AT&T is paid more than $10 million a year to help the Central Intelligence Agency (CIA) with its “overseas counterterrorism investigations,” The New York Times reported Nov. 7. AT&T has a voluntary contract with the CIA, and is “not under subpoenas or court orders compelling the company to participate,” said the report, citing government officials.
According to The Times, the CIA captures the phone numbers of terrorism suspects abroad and gives these to AT&T, which searches its database for records of calls related to that number.
AT&T “has a huge archive of data on phone calls, both foreign and domestic, that were handled by its network equipment, not just those of its own customers,” said the report.
Due to laws prohibiting the CIA from spying on Americans in the United States, when one end of a call is in the United States, AT&T hides a few digits of the number. If one of these numbers turns out to be of interest, the CIA can then appeal to the FBI, “which can issue an administrative subpoena requiring AT&T to provide the uncensored data.”
News of the arrangement adds greater complexity to a growing global conversation—or debate—about the U.S. government’s spying or security-minded tactics and the ways that high-tech, consumer-facing companies are made to participate in them. It was a conversation initiated by the June leak of National Security Agency (NSA) documents to The Guardian by former NSA contractor Edward Snowden.
In August, The Washington Post reported on BLARNEY, a “voluntary cooperation” program that predates the PRISM spying program revealed in the Snowden documents. BLARNEY, which dates to the 1970s, consists of a “secret surveillance economy in which government officials set financial terms for programs capable of peering into the lives of almost anyone who uses a phone, computer or other device connected to the Internet,” reported The Post.
“AT&T, for example,” the report said, “reported that it charges $325 to activate surveillance of an account and also a daily rate of $5 or $10, depending on the information gathered. For providing the numbers that have accessed cell towers, meanwhile, AT&T charged $75 per tower.”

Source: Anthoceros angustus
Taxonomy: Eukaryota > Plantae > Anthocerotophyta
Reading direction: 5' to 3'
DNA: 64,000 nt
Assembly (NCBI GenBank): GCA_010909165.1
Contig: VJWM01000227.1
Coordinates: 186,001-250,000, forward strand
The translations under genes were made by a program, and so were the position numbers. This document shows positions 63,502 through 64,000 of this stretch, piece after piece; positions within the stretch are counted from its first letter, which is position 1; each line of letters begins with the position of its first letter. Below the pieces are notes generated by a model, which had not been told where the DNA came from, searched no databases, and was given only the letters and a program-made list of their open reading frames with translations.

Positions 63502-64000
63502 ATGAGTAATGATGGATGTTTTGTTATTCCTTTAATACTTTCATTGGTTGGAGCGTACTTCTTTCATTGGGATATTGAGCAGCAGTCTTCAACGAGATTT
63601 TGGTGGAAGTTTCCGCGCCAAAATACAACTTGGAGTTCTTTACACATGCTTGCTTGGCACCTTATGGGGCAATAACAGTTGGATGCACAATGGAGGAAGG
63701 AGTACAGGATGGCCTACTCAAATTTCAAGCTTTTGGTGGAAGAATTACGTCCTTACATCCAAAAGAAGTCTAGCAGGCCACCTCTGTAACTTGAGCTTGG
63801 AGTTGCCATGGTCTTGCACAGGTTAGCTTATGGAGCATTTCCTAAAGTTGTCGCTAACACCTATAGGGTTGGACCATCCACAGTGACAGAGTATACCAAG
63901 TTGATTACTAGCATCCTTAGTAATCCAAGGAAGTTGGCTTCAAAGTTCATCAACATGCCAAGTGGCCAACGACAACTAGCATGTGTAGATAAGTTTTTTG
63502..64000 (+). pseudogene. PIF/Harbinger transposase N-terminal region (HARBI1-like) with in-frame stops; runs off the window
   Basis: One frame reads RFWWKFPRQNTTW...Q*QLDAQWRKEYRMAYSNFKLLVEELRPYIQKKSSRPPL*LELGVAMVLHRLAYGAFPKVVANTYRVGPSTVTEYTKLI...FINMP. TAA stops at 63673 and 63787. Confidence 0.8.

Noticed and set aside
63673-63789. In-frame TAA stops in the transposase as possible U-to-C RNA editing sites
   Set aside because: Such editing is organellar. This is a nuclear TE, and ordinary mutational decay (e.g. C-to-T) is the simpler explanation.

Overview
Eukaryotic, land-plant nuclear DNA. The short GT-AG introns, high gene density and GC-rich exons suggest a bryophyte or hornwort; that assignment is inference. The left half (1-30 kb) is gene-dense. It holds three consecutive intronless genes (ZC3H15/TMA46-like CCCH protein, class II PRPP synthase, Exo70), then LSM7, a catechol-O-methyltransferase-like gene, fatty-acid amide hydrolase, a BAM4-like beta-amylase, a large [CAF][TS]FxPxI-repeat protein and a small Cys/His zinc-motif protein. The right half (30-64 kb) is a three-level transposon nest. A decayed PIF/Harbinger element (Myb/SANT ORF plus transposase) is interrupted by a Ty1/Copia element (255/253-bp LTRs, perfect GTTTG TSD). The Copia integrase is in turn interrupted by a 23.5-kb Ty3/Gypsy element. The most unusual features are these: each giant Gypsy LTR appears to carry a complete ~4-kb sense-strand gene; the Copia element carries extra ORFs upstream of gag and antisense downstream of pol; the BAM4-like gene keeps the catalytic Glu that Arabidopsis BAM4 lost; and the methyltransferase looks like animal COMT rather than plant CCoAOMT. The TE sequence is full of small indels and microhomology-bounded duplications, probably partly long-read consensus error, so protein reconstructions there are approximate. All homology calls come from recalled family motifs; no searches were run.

Verizon and Sprint were said to also participate and receive millions of dollars for their troubles.
The practices of U.S. companies, voluntary or otherwise, have been criticized abroad. (Apple, in a Nov. 5 report, described itself as under a gag order by the U.S. government, when it comes to being transparent about user data.) AT&T’s relationship with the CIA will certainly be a point of interest as the company pursues a deal to acquire U.K.-based Vodafone.
“European regulators and politicians have vowed to intensely scrutinize such a deal,” The Times reported.
While no deal exists yet between AT&T and Vodafone, AT&T executives are “laying the groundwork internally” for a potential takeover of Europe’s largest carrier as soon as 2014, Bloomberg reported Nov. 1.
A combined AT&T and Vodafone, that report added, would have 500 million subscribers and a market capitalization of more than $250 billion, giving the entity enough muscle to take on Apple and Google over handsets subsidies and eek greater profits out of mobile advertising.
If the deal doesn’t go through, AT&T, which has no real opportunity for massive growth in the United States, is considering U.K. carrier EE as a backup plan.